You worked with Luther on all of his albums. How did your deep friendship enhance the creative process?
I think because we started out together we both were big fans of a lot of the same types of [music]. We were both into female singers. Luther was a huge Aretha Franklin/Dionne Warwick/Supremes fan. Both of us loved the female voice and we had that in common. I say in the liner notes I wrote for the Hidden Gems album that we would both check out The Supremes on TV and then talk on the phone that night about what they were wearing, what they were doing. I think that’s how, as Luther came further into how he would present his stage shows, he always had beautiful women in beautiful outfits on stage to sing with him. I would say that the thing about us singing together and about me working on his records for all those years is that I knew what he was doing from the beginning because we started out singing together.
One thing he learned from watching Aretha Franklin was the concept of having his own set of singers and musicians that would be the [artists] who would work with him all the time. So I was one of those core people from the very beginning.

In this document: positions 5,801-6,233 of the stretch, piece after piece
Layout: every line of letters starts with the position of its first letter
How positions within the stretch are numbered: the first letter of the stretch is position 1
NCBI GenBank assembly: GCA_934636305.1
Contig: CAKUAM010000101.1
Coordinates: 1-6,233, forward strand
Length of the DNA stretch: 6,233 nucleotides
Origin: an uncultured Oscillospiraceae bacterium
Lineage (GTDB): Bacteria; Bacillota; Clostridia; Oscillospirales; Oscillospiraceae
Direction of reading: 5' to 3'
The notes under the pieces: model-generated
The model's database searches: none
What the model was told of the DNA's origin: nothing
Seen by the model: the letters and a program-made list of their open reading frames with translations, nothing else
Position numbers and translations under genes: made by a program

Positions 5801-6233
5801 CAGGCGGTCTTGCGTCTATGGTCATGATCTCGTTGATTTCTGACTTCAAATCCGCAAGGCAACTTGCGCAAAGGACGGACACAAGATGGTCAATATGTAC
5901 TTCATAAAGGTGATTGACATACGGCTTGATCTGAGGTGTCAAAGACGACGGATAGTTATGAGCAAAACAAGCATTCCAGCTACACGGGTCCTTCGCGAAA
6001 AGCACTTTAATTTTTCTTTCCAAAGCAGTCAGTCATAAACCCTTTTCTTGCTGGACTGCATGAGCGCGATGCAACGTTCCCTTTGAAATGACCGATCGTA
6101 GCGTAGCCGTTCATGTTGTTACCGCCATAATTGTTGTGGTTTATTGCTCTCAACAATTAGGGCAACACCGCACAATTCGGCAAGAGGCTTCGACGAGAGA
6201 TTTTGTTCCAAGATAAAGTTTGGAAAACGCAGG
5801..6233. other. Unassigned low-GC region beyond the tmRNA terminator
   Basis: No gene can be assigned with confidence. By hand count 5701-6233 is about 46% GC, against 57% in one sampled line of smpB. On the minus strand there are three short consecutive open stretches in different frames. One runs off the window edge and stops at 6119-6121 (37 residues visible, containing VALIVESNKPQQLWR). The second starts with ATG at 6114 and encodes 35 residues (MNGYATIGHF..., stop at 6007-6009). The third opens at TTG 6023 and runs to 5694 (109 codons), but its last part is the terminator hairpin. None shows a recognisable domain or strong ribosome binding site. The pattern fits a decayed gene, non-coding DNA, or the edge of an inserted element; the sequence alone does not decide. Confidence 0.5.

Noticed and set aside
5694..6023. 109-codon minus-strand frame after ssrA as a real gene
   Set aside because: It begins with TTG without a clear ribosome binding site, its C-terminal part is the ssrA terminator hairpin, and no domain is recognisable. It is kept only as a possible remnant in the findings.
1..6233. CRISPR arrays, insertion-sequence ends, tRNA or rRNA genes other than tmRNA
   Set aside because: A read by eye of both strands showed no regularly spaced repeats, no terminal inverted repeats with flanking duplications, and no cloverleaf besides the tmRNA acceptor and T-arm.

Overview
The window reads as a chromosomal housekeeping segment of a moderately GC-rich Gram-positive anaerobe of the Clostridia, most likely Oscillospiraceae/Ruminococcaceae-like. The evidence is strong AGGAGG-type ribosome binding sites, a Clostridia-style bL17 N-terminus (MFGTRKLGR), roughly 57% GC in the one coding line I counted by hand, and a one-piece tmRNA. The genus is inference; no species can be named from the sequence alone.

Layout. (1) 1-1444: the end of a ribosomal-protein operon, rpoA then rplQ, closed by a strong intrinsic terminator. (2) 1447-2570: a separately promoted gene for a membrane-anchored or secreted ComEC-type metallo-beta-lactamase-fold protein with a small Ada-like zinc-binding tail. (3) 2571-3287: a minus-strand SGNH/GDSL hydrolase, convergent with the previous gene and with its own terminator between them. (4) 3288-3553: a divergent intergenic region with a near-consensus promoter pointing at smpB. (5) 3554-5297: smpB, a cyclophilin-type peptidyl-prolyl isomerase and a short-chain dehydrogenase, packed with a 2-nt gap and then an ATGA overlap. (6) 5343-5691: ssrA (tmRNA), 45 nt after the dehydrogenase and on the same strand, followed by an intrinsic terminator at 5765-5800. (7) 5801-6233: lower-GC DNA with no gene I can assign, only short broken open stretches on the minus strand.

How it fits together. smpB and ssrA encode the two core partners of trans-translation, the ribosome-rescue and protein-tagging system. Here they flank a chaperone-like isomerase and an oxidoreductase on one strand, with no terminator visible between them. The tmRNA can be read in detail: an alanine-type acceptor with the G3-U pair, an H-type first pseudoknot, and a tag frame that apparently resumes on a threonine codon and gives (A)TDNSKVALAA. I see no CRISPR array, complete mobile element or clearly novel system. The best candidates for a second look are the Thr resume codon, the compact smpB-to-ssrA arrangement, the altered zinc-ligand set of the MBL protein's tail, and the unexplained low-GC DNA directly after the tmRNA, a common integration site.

Did you help choose the songs on the Hidden Gems release and why did you pick the ones you did?
Yes, I did help choose the songs. What happened was we wanted to try to put together an album of Luther’s music and I [suggested] Hidden Gems. The thing about Luther is that none of his songs were “album cuts”. He never put together an album with songs he didn’t care about. Every single thing he sang was something he believed in and put his heart and soul into the writing and the singing. So a lot of gems in these albums could stand on their own. The Hidden Gems album is just that. It’s like searching through musical treasure trove, digging out some of those songs that were buried underneath. It’s really a cool album.
Are there many more ‘gems’ in the archives?
I think we have another album of gems because when we first sat down to talk about [the album], the record company asked me to come up with a list of songs that I would like to see on an album like this. One thing was to feature Luther’s songwriting and his interpretive skills because he was amazing at taking a song done by someone else and making it his own. So there are a few more things that could definitely come out and go on another Hidden Gems album.